If the Bose QuietComfort 35 II or the Sony WH-1000XM3 are too expensive, then get the Plantronics BackBeat Pro 2. They offer great value for their price and are the best Bluetooth over-ear headphones that we've tested so far in the mid-range category. They might not be as comfortable as the other high-end headphones on this list. They also do not cancel as much noise as the Bose or Sonys, but they have a great 30-hour battery life, a good sound quality with a deep and powerful bass, and a sturdy design that's easy-to-use and offers great controls.
Their sound signature, especially, makes the headphones exciting to listen to. They have a powerful low-bass that doesn't sound muddy, a sharper treble range for a V-shaped sound profile that sounds exciting, and a flat and even mid-range that doesn't push instrumentals and vocals too far back in the mix. This makes them versatile enough for most genres, but they are a bit better-suited for bass-heavy genres like dubstep, EDM, and hip-hop.
Unfortunately, their ANC feature isn’t on par with the higher-end models like the XM3s and the QC35 II. They have a slightly bulky design that won't look as good for everyone and the compatible app doesn’t offer any options to improve your listening experience. Nevertheless, at this price range, the Plantronics BackBeat Pro 2 are great headphones and should please most people.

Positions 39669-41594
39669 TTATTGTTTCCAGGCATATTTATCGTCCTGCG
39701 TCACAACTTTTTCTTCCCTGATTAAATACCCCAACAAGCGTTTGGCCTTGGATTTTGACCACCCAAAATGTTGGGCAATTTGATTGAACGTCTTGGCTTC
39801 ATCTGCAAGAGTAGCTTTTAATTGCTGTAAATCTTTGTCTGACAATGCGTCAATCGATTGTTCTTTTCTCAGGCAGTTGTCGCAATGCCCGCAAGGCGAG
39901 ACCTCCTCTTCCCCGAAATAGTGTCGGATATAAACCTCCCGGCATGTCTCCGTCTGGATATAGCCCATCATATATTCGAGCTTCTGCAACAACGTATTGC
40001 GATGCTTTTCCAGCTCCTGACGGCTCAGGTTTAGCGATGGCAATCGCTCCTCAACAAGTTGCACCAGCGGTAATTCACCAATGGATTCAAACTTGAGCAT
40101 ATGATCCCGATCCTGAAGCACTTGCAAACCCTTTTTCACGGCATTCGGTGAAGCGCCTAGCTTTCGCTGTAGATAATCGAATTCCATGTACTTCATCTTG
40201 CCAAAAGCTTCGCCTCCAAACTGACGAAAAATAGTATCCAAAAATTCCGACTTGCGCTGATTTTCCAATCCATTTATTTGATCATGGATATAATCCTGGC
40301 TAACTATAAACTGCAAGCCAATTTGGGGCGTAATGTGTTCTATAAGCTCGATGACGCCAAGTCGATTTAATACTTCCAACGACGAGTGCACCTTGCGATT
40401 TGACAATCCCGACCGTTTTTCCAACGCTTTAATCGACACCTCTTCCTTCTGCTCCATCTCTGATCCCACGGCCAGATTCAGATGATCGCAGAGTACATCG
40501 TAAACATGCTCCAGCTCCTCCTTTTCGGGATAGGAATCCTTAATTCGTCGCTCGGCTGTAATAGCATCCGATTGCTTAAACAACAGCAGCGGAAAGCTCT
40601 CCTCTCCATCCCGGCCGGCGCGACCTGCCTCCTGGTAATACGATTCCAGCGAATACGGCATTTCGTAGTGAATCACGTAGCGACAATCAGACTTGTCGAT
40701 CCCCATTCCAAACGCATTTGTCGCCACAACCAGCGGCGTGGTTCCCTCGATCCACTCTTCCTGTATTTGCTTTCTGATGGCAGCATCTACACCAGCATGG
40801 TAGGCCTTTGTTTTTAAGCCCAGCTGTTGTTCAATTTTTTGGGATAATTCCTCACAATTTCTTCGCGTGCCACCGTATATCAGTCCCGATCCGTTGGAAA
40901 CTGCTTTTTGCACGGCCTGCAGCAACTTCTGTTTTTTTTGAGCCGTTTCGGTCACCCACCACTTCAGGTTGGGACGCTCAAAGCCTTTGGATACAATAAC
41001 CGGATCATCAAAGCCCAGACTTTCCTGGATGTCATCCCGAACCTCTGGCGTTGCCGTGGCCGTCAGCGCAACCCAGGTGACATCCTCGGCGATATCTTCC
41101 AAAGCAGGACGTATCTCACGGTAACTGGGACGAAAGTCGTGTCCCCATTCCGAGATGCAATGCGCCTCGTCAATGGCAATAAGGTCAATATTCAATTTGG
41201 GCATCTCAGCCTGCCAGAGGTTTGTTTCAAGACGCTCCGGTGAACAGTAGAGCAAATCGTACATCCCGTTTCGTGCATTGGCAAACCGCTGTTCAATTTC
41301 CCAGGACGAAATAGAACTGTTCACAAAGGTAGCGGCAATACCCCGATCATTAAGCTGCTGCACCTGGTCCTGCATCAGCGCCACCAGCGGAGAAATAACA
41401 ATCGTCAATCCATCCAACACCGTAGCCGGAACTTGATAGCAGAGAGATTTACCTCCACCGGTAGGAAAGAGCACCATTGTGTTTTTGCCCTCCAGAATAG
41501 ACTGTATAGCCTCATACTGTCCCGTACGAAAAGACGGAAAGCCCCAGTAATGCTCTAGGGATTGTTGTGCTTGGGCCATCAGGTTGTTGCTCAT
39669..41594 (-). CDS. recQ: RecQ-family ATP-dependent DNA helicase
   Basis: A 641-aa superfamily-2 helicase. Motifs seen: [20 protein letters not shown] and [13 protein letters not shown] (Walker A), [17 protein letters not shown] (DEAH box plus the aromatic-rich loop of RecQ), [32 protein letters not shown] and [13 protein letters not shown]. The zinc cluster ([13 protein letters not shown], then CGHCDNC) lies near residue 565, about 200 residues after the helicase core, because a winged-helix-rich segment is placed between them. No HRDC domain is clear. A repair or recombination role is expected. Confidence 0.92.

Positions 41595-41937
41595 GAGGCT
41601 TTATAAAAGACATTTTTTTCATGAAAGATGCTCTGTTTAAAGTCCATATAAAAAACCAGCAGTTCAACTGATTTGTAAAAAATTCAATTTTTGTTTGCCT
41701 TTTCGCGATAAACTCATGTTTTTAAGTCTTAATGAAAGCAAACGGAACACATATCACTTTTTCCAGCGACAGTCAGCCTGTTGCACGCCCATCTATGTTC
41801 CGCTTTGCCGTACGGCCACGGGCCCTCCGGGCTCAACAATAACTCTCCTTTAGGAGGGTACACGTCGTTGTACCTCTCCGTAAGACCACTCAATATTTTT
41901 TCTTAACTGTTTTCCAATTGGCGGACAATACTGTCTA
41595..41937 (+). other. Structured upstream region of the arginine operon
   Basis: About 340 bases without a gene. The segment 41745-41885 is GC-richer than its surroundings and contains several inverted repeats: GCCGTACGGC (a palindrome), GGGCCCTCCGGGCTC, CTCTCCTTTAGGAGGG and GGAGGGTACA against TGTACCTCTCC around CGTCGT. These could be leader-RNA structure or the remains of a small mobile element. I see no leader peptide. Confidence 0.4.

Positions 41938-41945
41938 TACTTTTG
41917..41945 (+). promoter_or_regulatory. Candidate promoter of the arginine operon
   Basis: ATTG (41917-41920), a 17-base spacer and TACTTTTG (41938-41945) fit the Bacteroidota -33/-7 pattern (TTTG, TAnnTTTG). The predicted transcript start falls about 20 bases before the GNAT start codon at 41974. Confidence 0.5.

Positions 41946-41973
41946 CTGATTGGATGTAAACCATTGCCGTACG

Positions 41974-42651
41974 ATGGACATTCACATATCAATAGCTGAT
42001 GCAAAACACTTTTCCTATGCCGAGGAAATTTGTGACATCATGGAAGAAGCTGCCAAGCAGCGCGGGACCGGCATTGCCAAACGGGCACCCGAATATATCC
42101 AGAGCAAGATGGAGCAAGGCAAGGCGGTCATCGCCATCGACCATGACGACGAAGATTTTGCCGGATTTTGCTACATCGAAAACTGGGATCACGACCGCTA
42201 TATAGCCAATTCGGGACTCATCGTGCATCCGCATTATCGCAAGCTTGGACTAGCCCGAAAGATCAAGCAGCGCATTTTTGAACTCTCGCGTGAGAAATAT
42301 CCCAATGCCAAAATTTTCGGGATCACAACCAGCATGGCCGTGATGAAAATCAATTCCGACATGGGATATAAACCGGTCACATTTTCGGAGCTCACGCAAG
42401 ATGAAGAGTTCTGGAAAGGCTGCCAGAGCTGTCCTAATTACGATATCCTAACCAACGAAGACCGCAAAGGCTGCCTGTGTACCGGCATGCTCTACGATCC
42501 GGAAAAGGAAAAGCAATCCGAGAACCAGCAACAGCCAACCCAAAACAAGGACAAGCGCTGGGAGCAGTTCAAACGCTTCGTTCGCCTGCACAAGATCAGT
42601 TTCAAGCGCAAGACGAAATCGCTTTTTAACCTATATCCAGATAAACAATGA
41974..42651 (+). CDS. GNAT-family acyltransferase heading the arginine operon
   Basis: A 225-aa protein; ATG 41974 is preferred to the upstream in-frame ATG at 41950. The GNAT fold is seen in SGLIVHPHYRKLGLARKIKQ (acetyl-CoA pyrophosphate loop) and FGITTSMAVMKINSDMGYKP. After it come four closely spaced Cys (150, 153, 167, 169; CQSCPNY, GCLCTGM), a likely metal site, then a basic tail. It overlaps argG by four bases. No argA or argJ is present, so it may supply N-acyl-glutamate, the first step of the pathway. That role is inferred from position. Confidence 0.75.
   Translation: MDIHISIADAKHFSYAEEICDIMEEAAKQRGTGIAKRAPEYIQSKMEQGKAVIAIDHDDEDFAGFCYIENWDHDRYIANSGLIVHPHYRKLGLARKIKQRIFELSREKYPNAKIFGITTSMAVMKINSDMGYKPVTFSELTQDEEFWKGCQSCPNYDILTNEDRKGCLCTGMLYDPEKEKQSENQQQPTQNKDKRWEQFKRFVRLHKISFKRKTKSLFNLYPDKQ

If you want to be able to fine-tune your sound exactly to your liking, then get the Sennheiser HD 4.50. They are not as comfortable or easy-to-use as the Plantronics BackBeat Pro 2, but they are far more customizable thanks to the Sennheiser Cap Tune app. This app gives you access to a great parametric equalizer so you can have greater control over your listening experience. The Sennheiser HD 4.50 also have active noise-canceling (ANC), so they are better at blocking out disruptive noises than the BackBeat Pro 2 without leaking out as much sound.
On the downside, they don’t have a power-saving feature like the Plantronics BackBeat Pro 2, or as good of a wireless range, which is a bit disappointing at this price point. The BackBeat Pro 2 also have a better neutral sound profile than the HD 4.50. That said, all it takes is a couple taps on the EQ feature in the Cap Tune app for you to experience the sound of the Sennheiser HD 4.50 your way, which makes this versatile headset decent for most uses.
If you want to buy a solid pair of wireless over-ear headphones without breaking the bank, get the JBL E55BT. They have a stylish, comfortable design and are reasonably well-built for the price. They’re slightly lighter than the Plantronics BackBeat Pro 2 and have a more stable fit without exerting more clamping force. They’re also a bit more portable since they can fold up in a compact format, but they don’t come with a case like the BackBeat Pro 2.